Monopile deliveries start for Gode Wind 3 and Borkum Riffgrund 3 wind farms

Monopile deliveries start for Gode Wind 3 and Borkum Riffgrund 3 wind farms

Photo: Jan De Nul Group

The transport and installation of Ørsted’s 242 MW Gode Wind 3 and 900 MW Borkum Riffgrund 3 offshore wind farms in Germany has started. The first batch of three monopile foundations has left Steelwind’s yard in Nordenham, Germany to Eemshaven, in the Netherlands, which is part of Groningen Seaports.

Under its contract, jan De Nul Group will transport and install 106 wind turbine monopile foundations and one offshore substation foundation, including the associated topside.

Wagenborg scores logistics job

Jan De Nul has contracted Wagenborg as the logistics supplier for the job. Wagenborg deployed its Wagenborg Barge 8 for the first transport of the monopiles foundations from Steelwind’s yard in Germany to marshalling harbour Eemshaven in the Netherlands.

Monopile deliveries start for Gode Wind 3 and Borkum Riffgrund 3 wind farms
Wagenborg Barge 8 in action

In the upcoming months, Wagenborg will perform another 35 voyages with monopiles from Germany and Denmark to the temporary storage in Eemshaven using Wagenborg Barge 8. The pontoon is equipped with hydraulically operated saddles and an additional internal ballast system to carry three monopiles per voyage. Wagenborg’s engineers carried out detailed calculations for this method of transport, taking stability, sea conditions and a weight of 1,500 ton per monopile into account.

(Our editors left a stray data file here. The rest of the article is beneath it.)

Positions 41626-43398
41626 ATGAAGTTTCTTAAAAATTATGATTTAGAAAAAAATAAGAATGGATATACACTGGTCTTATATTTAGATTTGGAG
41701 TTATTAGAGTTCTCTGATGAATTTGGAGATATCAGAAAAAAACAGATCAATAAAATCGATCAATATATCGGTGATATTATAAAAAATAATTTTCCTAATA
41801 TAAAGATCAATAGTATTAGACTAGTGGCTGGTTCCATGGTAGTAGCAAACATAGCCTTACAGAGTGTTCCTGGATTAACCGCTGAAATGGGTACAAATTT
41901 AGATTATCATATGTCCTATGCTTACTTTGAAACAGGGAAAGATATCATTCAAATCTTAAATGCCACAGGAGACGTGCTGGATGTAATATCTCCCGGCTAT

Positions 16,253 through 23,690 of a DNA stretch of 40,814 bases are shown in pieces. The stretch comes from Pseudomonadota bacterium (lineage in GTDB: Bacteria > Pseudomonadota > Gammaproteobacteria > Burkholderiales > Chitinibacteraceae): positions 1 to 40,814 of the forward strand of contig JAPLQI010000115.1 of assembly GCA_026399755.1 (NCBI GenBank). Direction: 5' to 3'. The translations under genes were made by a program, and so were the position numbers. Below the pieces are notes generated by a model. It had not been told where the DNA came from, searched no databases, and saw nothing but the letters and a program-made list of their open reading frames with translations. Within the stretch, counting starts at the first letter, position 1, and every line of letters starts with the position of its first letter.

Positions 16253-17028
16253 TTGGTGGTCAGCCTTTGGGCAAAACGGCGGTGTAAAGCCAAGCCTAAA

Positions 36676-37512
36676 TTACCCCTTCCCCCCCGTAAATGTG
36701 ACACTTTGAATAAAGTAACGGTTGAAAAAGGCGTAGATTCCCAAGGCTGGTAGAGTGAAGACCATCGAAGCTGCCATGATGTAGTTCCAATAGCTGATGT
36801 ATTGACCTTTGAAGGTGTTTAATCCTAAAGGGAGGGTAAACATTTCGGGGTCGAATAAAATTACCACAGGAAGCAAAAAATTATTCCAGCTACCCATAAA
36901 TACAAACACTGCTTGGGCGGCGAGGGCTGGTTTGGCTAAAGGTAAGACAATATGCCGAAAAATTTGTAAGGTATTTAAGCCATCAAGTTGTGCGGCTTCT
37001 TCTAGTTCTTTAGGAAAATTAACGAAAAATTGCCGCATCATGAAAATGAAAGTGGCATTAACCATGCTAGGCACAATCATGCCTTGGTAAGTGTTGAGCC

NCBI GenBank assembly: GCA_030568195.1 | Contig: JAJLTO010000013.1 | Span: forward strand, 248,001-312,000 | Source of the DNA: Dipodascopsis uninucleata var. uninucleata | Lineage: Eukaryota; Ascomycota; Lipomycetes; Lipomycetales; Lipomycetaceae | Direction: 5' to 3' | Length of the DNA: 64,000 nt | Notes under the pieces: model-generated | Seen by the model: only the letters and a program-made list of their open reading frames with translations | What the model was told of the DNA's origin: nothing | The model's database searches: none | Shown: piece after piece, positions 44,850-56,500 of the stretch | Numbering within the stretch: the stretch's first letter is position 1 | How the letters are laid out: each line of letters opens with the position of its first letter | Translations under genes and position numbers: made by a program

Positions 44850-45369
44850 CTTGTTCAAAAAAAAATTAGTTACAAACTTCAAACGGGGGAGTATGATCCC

In Summer, Jan De Nul’s heavy lift vessel Les Alizés will arrive on site and install the first monopile foundation offshore, simultaneously the baptism of fire for this brand-new vessel.

The first job for Les Alizés

Les Alizés was delivered by the CMHI Shipyard in China in January and is currently sailing to Eemshaven in The Netherlands. This vessel investment is a response to the global trend within the offshore wind energy sector to design and install increasingly larger wind turbines.

Thanks to its dimensions and lifting and loading capacities, Les Alizés will be able to load out, transport and install multiple units of the largest and heaviest wind turbine foundations. In addition, it will be able to install heavier and larger foundations into deeper waters and in more challenging seabed conditions. It will mainly be used for the construction of offshore wind farms, but it is also extremely suitable for decommissioning offshore oil and gas platforms.

Work scope set for completion in 2024

Both wind farms will use 11-MW Siemens Gamesa turbines and are located in the German North Sea. The Borkum Riffgrund 3 more particularly will be located adjacent to Ørsted’s existing offshore wind farms Borkum Riffgrund 1 and Borkum Riffgrund 2. Gode Wind 3 will be close to Ørsted’s Gode Wind 1 and 2.

For the first time, Ørsted will be using monopiles with secondary steel components instead of a transition piece for connecting turbine and foundation.

Delivery is foreseen to be completed in 2024. Once in full operation in 2024 and 2025, respectively, these wind farms will generate enough electricity to power approx. 1.2 million German households every year.

Author: Adnan Bajic

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